Dizzee Rascal is sort of like the U.K. equivalent to Jay-Z. Totally different styles and completely different artists, Dizzee is London’s rap media darling, always releasing albums to great critical acclaim and success. Dizzee has built a solid fanbase with his off kilter garage/grime style with his last three albums, the last one Maths & English released in the U.S. by Definitive Jux. So how will it sound when Dizzee goes for a more “pop” sound with his latest, Tongue n’ Cheek?
Thankfully, the sound of British pop is completely different than the American pop music, so the result is surprisingly tolerable – and in fact, good. The album kicks off with “Bonkers”, a ridiculous electro-hop anthem produced by Armand Van Helden that beats you over the head and stabs you repeatedly with uncontained house energy. The song went on to be a #1 single in the U.K., suggesting they have a very different idea of what “pop” music is than we do.
More down to earth however are the Calvin Harris assisted singles “Dance Wiv Me” and “Holiday”, both which feature the brilliant song-writing and production of Harris. Here, Dizzee completely abandons the grimy style of his past, in trade for a more lighthearted, melodic, and most of all – fun – style, which works surprisingly well. This pair of tracks finds Dizzee covering the usual topics club rappers go on about, but doing so in his unmistakable trademark style.
And it’s Dizzee’s style which makes him such a pleasure to listen to, perhaps even more so if you are from the opposite side of the globe. Listening to him rattle off profanities in his unapologetic British accent on the B-More flavored “Road Rage” is hilarious, as is the laid back “Leisure”, where he proclaims “I couldn’t give a toss, man”. Coupled with excellent production, Dizzee’s style is all his own.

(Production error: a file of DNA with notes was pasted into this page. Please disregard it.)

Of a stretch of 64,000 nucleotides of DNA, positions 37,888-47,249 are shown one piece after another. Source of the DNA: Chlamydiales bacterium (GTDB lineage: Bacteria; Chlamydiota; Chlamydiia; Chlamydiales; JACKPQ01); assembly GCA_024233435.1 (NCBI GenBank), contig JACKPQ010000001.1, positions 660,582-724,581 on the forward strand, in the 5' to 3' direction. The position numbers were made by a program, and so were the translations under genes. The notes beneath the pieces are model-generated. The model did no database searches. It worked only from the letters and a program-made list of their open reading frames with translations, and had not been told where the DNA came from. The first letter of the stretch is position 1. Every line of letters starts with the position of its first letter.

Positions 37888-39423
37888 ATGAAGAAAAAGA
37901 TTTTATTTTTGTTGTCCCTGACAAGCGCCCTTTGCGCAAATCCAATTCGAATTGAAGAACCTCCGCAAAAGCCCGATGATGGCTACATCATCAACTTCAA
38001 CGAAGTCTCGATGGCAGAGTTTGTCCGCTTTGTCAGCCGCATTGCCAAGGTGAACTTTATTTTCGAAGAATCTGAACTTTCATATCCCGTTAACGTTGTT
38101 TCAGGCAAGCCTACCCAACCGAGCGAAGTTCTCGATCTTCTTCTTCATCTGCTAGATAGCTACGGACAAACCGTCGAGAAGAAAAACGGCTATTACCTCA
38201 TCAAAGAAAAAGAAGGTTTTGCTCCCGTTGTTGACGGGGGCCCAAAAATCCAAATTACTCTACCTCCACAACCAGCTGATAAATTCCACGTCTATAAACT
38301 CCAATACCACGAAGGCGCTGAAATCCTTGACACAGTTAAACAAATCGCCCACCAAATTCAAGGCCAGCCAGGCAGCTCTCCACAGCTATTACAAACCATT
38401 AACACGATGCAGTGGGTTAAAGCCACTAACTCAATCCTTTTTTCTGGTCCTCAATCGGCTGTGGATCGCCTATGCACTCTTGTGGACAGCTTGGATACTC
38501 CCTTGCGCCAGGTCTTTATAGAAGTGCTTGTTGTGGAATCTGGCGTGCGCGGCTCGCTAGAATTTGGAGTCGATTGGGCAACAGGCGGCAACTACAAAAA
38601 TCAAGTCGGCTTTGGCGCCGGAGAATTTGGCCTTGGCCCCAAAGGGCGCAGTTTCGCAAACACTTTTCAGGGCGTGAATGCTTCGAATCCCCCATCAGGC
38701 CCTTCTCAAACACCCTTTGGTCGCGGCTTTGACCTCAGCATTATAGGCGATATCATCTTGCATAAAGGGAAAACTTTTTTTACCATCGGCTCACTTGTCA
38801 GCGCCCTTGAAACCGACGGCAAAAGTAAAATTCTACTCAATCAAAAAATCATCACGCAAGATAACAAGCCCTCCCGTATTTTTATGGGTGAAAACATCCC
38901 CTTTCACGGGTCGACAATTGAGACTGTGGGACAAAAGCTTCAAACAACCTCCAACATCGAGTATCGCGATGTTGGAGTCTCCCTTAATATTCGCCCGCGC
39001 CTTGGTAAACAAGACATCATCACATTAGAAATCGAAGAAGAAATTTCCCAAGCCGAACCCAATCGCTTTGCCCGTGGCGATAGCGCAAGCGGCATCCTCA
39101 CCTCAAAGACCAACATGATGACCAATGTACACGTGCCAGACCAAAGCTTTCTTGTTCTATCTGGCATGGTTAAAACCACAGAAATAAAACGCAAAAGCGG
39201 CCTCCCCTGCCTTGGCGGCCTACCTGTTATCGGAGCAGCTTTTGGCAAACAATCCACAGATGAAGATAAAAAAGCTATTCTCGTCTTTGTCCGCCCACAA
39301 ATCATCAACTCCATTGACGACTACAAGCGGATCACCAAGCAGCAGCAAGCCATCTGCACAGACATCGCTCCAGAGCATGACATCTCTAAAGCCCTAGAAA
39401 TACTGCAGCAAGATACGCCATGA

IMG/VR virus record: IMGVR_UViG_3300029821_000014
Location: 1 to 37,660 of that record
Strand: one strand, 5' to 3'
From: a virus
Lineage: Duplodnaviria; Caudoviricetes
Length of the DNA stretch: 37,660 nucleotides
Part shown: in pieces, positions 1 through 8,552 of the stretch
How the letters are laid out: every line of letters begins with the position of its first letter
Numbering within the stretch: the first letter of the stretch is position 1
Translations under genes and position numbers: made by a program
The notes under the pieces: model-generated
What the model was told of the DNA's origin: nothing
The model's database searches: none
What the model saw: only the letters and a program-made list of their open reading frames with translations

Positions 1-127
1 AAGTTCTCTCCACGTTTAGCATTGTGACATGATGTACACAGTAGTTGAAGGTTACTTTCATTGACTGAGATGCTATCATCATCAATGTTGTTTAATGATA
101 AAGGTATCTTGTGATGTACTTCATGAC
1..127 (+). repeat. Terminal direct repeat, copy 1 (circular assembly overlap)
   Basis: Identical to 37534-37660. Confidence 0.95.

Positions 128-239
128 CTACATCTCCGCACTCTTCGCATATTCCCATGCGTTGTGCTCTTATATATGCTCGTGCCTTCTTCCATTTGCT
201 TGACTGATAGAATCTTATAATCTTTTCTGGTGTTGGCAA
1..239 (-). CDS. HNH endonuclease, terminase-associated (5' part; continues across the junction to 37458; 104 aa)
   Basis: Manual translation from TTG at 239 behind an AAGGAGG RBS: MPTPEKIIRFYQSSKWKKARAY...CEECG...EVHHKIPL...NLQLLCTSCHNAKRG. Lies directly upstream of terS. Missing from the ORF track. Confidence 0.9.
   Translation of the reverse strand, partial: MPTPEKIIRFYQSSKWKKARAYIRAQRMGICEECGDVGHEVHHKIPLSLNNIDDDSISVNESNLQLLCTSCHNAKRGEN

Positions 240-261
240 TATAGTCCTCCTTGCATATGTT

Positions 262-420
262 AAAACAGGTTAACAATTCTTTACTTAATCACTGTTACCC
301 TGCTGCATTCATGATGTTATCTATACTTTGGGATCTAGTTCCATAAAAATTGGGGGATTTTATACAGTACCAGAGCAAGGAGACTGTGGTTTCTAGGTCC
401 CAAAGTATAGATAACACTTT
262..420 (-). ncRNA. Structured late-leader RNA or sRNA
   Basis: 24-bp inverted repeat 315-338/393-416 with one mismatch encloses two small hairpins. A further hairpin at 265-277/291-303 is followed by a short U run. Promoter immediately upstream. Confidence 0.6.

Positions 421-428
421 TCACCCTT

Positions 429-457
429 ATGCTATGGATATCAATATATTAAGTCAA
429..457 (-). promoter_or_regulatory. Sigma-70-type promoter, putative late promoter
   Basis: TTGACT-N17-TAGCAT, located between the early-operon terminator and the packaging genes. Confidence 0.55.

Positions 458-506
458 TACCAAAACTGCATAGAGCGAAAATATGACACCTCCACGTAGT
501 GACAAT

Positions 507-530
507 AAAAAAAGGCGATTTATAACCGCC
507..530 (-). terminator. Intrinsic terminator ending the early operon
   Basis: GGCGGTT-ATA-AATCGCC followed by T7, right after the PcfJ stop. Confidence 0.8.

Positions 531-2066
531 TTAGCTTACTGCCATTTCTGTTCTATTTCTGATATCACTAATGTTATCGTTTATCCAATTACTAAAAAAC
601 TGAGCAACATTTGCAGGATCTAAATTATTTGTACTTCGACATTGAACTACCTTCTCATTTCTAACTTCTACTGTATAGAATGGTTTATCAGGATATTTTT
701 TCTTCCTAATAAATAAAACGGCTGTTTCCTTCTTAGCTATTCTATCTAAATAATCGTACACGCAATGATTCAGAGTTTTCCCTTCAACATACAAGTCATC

What’s remarkable however is that Dizzee doesn’t stick to one production style throughout the entire album. He constantly defies expectations of what the next track will sound like, and does so without sacrificing the quality or integrity of the rest of the record. Sure to follow suit with his other hit singles is the Tiesto produced “Bad Behavior”, a minimalist track from the big-room house producer, as Dizzee floats atop the beat with ease. Also standing out is the semi-conscious, dancehall tinged “Can’t Tek No More”, as well as the 90′s dance throwback “Dirtee Cash”.
Usually when artists decide to alter their signature style to reach a “wider audience”, the results are disastrous. Here is a case where the opposite is true, however the U.K. has a much broader definition of “pop music” than we do. Unfortunately, many U.S. listeners will simply not “get” Dizzee Rascal, as his sound is so remarkably different than what we define as hip-hop in a either an underground or commercial sense.
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